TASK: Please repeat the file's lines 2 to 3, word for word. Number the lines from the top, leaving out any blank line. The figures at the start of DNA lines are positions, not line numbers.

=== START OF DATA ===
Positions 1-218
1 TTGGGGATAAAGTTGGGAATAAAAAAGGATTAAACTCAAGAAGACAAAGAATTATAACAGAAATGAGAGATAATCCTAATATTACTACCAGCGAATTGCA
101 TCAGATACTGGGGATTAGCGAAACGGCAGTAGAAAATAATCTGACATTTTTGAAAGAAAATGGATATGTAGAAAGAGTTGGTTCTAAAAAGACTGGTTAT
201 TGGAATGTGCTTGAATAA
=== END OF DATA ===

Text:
1 TTGGGGATAAAGTTGGGAATAAAAAAGGATTAAACTCAAGAAGACAAAGAATTATAACAGAAATGAGAGATAATCCTAATATTACTACCAGCGAATTGCA
101 TCAGATACTGGGGATTAGCGAAACGGCAGTAGAAAATAATCTGACATTTTTGAAAGAAAATGGATATGTAGAAAGAGTTGGTTCTAAAAAGACTGGTTAT